ICIMOD: A stringent policy is required to avoid overharvesting of yartsaguenbub (cordyceps senensis) and environmental degradation while collecting the fungi in the Kailash Sacred Landscape (KSL).

To discuss and deliberate on this issue, government representatives from Nepal, Bhutan, India and China have come together in Paro for a five day workshop on ‘tracking options for sustainable management and trade on yartsaguenbub.

Over the next four days, participants will discuss the legal status and existing policies of cordyceps in each country and the grading system, quality control and value addition of cordyceps.

Although the four KSL countries have been making efforts to introduce better harvesting and management of cordyceps, the policies, rules and regulations for collecting and trade of cordyceps varies among these countries.

According to a press release from International Centre for Integrated Mountain Development (ICIMOD), Nepal has neither a control over the number of collectors nor a proper marketing channel. In India, although collection and trade is prohibited, some level of illegal harvesting exists. The product ultimately reaches China, it being the main market for cordyceps. China is also by far the largest collector of cordyceps.

ICIMOD’s regional programme manager for transboundary landscape and coordinator of KSL conservation and development initiative, Dr Rajan Kotru, said ICIMOD has set a goal where in 20 years time the local community will be protecting and managing the KSL.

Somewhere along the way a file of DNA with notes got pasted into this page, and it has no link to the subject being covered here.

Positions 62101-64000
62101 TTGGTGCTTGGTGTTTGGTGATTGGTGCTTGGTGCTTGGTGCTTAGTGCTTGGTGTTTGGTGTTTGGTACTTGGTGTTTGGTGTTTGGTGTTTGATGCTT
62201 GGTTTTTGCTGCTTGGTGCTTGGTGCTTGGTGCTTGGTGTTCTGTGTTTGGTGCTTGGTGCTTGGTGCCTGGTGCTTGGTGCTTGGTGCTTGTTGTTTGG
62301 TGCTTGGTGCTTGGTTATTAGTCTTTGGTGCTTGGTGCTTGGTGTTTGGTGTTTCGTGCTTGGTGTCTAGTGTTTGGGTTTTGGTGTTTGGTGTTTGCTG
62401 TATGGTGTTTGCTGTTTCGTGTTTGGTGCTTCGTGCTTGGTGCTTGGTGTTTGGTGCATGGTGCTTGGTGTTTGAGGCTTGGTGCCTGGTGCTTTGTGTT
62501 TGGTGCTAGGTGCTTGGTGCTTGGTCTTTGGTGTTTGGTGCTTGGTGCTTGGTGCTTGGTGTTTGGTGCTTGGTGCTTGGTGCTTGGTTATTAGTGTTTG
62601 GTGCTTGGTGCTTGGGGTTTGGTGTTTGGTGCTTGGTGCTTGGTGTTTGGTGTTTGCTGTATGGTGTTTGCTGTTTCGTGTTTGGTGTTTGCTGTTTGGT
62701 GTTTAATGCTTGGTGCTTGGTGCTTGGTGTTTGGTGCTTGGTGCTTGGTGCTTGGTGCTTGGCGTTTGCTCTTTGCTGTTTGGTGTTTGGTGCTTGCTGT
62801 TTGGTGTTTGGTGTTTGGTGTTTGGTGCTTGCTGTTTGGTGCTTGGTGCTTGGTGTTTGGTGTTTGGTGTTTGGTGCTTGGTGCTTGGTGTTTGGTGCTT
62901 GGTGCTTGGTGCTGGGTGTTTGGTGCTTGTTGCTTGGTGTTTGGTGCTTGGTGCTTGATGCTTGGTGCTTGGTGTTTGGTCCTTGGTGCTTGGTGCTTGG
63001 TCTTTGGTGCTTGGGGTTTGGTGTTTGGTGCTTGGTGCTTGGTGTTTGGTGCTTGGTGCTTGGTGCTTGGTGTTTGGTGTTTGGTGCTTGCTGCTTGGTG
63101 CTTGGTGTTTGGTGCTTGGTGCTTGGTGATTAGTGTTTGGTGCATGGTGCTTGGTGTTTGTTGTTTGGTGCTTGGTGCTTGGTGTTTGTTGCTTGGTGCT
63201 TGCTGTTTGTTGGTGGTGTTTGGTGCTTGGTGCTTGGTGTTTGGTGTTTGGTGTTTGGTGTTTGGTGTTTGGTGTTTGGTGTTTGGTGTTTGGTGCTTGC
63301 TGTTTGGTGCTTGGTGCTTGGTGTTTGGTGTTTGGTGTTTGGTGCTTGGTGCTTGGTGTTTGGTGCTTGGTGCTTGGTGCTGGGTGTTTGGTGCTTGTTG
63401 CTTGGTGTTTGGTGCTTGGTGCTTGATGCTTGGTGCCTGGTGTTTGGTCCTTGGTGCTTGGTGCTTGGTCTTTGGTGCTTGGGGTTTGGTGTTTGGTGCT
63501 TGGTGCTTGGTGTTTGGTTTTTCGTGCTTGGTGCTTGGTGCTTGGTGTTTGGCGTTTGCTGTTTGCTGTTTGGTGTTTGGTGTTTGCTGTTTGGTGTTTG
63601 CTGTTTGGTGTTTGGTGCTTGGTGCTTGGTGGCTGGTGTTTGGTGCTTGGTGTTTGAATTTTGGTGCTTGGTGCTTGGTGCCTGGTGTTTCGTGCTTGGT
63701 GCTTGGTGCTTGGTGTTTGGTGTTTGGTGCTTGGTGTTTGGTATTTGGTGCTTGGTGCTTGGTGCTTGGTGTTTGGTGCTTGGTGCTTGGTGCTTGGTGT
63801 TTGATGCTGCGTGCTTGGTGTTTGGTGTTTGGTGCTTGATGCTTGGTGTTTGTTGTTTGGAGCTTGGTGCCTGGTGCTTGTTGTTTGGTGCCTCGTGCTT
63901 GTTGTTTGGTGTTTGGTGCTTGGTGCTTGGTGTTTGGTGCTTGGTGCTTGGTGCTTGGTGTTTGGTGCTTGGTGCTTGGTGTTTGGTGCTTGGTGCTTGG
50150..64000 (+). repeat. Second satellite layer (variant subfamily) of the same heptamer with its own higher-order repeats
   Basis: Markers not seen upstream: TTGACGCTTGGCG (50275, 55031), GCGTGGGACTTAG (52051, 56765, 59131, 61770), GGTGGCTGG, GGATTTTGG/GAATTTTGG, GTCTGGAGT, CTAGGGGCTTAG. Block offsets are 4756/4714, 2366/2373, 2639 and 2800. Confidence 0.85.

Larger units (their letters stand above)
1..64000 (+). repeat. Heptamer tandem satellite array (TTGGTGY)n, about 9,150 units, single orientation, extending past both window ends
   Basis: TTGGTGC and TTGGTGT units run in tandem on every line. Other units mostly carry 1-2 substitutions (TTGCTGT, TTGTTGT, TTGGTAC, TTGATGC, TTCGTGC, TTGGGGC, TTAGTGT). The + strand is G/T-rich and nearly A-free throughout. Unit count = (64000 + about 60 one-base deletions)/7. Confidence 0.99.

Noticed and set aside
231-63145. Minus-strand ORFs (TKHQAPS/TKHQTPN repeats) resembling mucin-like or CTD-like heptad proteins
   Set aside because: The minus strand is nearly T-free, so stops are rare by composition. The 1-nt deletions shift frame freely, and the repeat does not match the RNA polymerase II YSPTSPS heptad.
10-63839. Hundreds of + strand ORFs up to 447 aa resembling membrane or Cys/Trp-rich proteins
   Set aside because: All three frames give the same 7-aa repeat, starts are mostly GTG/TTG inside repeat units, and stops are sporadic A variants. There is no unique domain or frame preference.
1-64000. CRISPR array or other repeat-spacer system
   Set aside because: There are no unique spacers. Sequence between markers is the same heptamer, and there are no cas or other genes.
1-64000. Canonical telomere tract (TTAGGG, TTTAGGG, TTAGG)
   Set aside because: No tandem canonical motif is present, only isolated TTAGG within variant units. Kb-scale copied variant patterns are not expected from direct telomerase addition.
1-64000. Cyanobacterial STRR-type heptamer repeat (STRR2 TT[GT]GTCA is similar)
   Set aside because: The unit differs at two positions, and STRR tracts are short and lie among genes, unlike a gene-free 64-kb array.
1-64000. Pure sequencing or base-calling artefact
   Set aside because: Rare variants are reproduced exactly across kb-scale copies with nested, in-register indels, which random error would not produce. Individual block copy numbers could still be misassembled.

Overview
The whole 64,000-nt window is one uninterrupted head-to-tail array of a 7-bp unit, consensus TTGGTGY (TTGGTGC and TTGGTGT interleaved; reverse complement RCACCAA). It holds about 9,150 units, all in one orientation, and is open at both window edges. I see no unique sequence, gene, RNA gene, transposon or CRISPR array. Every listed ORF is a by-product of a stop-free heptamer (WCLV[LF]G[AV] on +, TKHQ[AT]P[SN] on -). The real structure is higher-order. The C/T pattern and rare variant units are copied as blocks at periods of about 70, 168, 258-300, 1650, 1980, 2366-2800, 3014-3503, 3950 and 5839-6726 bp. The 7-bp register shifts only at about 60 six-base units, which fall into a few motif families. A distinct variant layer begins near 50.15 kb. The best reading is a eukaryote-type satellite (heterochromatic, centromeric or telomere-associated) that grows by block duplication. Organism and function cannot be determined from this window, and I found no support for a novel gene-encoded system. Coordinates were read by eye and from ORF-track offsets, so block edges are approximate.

Livelihood and eco-system management is key in the KSL on which the highland communities are dependent.  Between 3,000 to 5,000 meters, there is dominance of rangeland, he said.

“We’re struggling to govern the collection and trade of cordyceps in India and Nepal,” he said. “Bhutan has a good experience in governing cordyceps, which is something to be learnt.”

At the opening of the workshop on August 8, agriculture minister Yeshey Dorji said, cordyceps, the highly priced fungi in fact is a miracle crop. Presence of cordyceps is one of the unique characteristics of the Himalayan range.

However, change in market dynamics has resulted in various social and ecological implications in the sacred landscape.

“High income from harvesting cordyceps is diverting attention from traditional farming,” he said. “The huge rush for cordyceps continues to exert pressure on the landscape due to over harvesting.”

While these are some lessons Bhutan learnt, the country has also come a long way on sustainable management practices of collection and trade of cordyceps.

The workshop jointly organised by ICIMOD and department of forest and park services ends on August 12.

By Nirmala Pokhrel, Paro